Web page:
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Influencing the Brain Through Deep Brain Stimulation
Before we continue, we'll need to review a few facts about the brain. You may already know that the brain is divided into many specialized areas, each responsible for different tasks. There are separate regions of your brain that play a role in controlling muscle movements, memory and even emotions. These separate regions of the brain work together to accomplish larger goals. When injury or disease prevents any one brain region from performing its role, the larger goals might not be met.
A good example of this is the basal ganglia. The basal ganglia is a group of brain structures that work together to help control body motions. As movements are planned and coordinated in the brain, information in the form of electrical brain activity flows between the structures of the basal ganglia. Each structure plays a role in modifying and refining the information to help fine tune muscle movements. When any part of the basal ganglia is impaired, the normal flow of information is altered. Widespread movement control problems are often the result, as in the case of Parkinson's disease.
To find out where deep brain stimulation comes in, let's stick with the example of the basal ganglia.
As mentioned above, the normal electrical flow of brain activity throughout the basal ganglia is disrupted by the effects of Parkinson's disease. The purpose of an implanted DBS electrode is to counteract this abnormal brain activity, altering it in a way that decreases the disease symptoms.
The electrode accomplishes this by targeting one of several possible structures within the basal ganglia. For Parkinson's disease, this is most commonly the subthalamic nucleus (STN). A deep brain stimulation electrode implanted in the STN sends out pulses of electricity, modifying its behavior. By altering the behavior of the STN, the electrode is ultimately altering all of the brain activity that the STN normally affects. This makes the DBS electrode very influential, since the STN is one of several structures in the basal ganglia that all work together.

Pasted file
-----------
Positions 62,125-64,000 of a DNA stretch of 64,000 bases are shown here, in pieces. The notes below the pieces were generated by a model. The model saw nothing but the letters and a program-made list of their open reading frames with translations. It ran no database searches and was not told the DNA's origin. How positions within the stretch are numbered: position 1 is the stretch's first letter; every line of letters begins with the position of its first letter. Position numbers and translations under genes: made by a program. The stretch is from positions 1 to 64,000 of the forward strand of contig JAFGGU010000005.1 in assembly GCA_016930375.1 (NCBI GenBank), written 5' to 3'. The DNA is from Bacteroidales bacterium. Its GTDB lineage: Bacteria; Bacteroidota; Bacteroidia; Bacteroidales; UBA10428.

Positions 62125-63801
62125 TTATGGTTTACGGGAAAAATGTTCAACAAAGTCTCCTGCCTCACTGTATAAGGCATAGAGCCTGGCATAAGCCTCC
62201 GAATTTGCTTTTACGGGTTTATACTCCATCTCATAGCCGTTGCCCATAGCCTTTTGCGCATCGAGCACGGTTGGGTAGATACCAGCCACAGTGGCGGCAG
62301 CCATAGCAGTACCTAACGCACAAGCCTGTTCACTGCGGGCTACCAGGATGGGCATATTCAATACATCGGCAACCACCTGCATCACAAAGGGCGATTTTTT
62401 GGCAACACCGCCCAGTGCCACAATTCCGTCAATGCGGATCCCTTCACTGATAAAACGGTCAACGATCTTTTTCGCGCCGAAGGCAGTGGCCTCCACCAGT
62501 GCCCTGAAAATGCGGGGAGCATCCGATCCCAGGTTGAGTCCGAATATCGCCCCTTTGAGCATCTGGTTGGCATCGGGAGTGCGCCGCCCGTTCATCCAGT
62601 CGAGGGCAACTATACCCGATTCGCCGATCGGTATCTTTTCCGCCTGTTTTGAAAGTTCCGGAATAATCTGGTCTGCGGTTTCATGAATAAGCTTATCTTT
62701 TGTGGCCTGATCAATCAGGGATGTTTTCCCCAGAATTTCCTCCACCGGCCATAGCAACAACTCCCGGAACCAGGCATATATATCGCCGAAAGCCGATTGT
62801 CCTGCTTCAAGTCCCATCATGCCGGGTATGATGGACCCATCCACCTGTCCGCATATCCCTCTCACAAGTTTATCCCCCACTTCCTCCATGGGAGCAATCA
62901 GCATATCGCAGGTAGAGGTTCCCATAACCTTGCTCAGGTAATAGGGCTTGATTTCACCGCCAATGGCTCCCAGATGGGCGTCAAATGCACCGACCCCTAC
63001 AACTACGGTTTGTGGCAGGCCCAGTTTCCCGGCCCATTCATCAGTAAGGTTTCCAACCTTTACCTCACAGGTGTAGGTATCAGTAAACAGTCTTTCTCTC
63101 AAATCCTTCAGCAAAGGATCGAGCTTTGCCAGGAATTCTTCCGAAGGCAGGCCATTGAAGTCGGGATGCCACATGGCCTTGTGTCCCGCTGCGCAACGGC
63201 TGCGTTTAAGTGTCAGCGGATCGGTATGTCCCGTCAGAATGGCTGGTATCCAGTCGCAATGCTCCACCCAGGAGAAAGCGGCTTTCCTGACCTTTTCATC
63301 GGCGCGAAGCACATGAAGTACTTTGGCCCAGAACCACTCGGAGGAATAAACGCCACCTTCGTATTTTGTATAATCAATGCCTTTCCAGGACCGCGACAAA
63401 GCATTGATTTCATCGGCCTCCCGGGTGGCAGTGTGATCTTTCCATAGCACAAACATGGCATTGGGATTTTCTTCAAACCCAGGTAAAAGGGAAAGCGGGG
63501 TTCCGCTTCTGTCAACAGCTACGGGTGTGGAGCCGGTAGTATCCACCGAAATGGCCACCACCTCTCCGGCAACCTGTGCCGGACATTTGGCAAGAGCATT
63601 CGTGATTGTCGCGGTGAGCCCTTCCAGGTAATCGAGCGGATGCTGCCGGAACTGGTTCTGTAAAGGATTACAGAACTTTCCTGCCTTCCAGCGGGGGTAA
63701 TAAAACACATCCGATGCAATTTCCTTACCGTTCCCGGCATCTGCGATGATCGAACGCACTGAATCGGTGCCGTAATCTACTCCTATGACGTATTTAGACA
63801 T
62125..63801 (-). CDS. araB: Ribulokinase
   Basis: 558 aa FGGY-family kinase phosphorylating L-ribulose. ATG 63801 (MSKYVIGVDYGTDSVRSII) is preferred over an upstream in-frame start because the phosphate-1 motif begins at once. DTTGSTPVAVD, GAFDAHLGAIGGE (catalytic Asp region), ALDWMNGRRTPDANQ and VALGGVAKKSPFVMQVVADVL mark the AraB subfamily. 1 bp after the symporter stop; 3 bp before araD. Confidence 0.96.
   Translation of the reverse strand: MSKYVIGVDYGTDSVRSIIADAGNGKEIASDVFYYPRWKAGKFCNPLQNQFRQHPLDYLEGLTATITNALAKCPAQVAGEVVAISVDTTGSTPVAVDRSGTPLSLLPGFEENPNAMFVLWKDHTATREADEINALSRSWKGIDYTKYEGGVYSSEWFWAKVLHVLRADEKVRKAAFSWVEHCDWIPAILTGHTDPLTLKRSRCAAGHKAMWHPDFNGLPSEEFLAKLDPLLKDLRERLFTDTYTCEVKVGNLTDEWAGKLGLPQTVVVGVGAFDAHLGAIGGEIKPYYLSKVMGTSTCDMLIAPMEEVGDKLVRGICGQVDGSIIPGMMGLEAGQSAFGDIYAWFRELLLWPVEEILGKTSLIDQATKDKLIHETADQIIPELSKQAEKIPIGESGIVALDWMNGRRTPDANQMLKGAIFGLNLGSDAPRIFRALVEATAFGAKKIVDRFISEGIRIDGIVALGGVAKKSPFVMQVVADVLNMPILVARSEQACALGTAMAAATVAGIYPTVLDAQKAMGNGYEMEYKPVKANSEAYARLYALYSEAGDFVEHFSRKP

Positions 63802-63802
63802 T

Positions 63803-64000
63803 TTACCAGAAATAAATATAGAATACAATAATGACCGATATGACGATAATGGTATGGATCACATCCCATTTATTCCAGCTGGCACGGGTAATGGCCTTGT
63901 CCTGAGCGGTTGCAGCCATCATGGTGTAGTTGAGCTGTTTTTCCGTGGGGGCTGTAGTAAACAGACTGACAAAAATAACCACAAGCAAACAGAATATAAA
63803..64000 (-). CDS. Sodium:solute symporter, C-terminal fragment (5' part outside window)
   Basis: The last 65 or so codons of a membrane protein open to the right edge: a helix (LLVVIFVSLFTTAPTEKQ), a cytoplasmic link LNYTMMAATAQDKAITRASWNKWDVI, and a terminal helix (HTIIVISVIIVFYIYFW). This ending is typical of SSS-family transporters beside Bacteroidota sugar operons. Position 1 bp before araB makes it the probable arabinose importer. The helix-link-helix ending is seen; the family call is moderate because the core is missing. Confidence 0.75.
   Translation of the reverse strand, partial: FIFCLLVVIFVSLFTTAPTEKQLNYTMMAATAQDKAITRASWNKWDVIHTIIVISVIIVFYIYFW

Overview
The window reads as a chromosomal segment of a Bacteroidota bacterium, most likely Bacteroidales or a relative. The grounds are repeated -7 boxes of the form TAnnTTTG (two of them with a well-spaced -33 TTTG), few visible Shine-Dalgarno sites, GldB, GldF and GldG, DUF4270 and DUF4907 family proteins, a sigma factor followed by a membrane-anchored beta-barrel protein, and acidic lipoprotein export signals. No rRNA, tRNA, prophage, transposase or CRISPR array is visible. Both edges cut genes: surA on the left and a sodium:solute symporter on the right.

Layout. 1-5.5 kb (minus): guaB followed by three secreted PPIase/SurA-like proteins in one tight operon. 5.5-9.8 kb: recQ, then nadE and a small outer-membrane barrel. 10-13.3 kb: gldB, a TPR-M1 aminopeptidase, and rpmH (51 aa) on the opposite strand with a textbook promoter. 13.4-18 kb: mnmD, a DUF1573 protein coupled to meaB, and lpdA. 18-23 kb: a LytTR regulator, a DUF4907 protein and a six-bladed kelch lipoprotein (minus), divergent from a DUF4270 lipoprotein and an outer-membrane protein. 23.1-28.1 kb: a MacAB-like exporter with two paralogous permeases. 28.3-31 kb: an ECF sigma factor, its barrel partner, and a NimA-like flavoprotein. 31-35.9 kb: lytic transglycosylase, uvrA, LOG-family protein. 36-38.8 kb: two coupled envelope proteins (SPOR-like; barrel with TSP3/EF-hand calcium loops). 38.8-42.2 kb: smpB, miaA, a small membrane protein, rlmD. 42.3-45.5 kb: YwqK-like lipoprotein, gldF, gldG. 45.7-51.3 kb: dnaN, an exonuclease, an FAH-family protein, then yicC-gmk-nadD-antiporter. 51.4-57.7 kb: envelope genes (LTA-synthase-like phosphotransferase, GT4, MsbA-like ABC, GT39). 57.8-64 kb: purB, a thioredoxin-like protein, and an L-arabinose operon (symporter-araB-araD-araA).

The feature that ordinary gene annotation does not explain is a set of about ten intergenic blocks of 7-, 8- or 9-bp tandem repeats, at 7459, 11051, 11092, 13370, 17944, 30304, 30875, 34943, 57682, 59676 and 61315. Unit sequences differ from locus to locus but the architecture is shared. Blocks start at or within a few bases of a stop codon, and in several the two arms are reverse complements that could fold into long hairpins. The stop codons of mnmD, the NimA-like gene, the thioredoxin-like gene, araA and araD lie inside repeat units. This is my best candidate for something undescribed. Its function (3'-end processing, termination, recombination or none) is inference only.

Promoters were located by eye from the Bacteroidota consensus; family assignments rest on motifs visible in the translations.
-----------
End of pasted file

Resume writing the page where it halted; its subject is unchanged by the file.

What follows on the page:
Sounds simple enough, right? Well, what the experts haven't fully worked out yet is exactly how DBS influences the brain structures it stimulates -- although there are several likely possibilities. For example, the quickly repeating electrical signals emitted by the DBS electrode may act to block irregular brain activity. In this scenario, the effects of the electrical stimulation can be thought of as a gate blocking certain pathways of corrupted information. Another possibility is that the regular pattern of electrical pulses from the implanted DBS electrode would act to override irregular flows of information. In other words, the electrical stimulation of the DBS device acts to drown out the abnormal patterns of brain activity.
The complete story of how DBS achieves its effects is probably much more complex. It's likely that the same pattern of deep brain stimulation affects different parts of the same brain structure in completely opposite ways. Although the mechanisms of DBS aren't yet fully worked out, doctors have enough experience using DBS to feel confident of its safety and effectiveness.
Now that you have an idea of how a DBS device works, let's take a look at how it's implanted in the brain.